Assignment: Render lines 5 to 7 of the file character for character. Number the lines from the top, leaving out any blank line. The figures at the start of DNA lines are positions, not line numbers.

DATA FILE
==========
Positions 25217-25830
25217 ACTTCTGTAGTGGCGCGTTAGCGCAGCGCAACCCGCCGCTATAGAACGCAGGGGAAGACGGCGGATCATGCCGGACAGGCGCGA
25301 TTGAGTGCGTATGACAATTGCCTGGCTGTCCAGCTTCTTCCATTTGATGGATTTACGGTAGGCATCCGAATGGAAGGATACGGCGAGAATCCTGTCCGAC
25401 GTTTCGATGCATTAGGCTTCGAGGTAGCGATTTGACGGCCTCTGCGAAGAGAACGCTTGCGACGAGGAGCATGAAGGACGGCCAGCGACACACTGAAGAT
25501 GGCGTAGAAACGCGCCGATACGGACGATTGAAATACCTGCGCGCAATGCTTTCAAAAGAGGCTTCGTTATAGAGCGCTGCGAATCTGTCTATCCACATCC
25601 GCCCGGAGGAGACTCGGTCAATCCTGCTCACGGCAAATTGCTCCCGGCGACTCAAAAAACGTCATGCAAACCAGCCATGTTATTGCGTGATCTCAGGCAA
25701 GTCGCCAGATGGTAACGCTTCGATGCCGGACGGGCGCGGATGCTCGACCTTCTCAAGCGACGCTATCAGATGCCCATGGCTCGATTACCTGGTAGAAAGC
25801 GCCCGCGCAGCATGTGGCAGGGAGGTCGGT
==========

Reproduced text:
25501 GGCGTAGAAACGCGCCGATACGGACGATTGAAATACCTGCGCGCAATGCTTTCAAAAGAGGCTTCGTTATAGAGCGCTGCGAATCTGTCTATCCACATCC
25601 GCCCGGAGGAGACTCGGTCAATCCTGCTCACGGCAAATTGCTCCCGGCGACTCAAAAAACGTCATGCAAACCAGCCATGTTATTGCGTGATCTCAGGCAA
25701 GTCGCCAGATGGTAACGCTTCGATGCCGGACGGGCGCGGATGCTCGACCTTCTCAAGCGACGCTATCAGATGCCCATGGCTCGATTACCTGGTAGAAAGC